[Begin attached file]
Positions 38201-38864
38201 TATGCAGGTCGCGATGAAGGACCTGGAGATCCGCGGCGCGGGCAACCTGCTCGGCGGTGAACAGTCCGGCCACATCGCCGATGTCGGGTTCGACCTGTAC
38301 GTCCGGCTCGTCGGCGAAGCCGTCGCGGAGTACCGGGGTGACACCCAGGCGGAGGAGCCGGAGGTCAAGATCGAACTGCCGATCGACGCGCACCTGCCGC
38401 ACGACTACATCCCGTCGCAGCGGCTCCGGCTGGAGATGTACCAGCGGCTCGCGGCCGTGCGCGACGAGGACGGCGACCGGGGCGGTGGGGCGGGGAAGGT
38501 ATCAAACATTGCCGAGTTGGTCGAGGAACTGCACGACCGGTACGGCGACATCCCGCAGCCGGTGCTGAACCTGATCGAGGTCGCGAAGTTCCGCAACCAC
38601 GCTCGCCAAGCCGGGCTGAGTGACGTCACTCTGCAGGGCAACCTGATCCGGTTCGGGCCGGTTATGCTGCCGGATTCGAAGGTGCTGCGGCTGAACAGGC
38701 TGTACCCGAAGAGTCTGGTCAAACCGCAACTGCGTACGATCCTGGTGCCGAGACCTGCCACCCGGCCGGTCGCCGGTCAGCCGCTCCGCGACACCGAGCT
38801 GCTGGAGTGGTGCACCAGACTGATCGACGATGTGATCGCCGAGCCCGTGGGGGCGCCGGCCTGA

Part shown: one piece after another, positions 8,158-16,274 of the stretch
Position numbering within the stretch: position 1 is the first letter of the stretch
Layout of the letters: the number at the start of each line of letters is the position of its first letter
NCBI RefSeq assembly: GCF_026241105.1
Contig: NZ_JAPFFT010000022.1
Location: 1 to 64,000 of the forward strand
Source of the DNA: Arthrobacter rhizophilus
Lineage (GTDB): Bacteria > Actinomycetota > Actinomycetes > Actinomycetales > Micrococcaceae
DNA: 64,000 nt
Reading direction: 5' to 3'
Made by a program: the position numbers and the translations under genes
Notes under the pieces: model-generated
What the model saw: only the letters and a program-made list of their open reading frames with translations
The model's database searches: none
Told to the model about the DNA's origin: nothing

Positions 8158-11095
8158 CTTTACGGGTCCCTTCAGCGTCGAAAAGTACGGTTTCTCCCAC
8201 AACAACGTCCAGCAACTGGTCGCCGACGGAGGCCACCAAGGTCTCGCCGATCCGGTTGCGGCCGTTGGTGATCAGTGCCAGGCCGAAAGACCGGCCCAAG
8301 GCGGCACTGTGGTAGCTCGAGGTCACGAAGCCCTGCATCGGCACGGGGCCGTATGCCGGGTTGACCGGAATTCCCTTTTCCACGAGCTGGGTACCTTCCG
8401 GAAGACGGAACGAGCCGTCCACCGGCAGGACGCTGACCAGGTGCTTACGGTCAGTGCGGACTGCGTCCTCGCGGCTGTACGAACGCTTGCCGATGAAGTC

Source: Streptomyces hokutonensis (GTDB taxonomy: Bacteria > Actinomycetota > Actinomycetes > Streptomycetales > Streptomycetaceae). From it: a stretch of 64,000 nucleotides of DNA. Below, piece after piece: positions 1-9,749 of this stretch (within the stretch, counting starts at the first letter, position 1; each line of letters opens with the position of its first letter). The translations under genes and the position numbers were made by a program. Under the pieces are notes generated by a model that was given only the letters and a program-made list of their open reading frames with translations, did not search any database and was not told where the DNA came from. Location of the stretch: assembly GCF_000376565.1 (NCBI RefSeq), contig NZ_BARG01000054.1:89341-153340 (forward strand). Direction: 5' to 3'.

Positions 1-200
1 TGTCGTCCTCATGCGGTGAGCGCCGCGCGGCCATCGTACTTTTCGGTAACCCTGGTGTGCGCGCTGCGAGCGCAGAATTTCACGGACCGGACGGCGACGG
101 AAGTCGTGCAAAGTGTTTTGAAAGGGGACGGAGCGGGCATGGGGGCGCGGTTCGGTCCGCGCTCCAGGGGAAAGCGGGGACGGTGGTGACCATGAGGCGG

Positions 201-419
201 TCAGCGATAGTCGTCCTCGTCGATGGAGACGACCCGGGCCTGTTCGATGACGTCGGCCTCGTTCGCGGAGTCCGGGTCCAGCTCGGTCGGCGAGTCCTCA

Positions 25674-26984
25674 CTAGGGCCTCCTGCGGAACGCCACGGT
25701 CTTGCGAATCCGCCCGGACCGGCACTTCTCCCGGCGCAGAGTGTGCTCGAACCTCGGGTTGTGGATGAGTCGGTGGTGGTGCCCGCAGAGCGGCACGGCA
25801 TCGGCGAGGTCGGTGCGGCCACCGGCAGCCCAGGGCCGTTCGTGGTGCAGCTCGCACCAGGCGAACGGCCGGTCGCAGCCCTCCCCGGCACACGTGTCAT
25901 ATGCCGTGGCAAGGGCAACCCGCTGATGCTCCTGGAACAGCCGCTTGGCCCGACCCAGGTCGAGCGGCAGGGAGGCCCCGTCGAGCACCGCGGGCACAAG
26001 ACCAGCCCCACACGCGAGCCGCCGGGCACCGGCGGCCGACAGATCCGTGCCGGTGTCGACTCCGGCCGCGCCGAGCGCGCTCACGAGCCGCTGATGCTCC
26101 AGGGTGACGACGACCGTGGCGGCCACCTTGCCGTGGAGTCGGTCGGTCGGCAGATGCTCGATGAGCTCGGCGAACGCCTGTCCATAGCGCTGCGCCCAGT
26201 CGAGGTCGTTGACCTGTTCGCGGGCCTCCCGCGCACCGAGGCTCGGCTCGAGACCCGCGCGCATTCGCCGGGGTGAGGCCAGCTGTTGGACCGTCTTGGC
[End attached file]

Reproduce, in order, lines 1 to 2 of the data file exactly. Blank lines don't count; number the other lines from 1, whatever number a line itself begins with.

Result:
Positions 38201-38864
38201 TATGCAGGTCGCGATGAAGGACCTGGAGATCCGCGGCGCGGGCAACCTGCTCGGCGGTGAACAGTCCGGCCACATCGCCGATGTCGGGTTCGACCTGTAC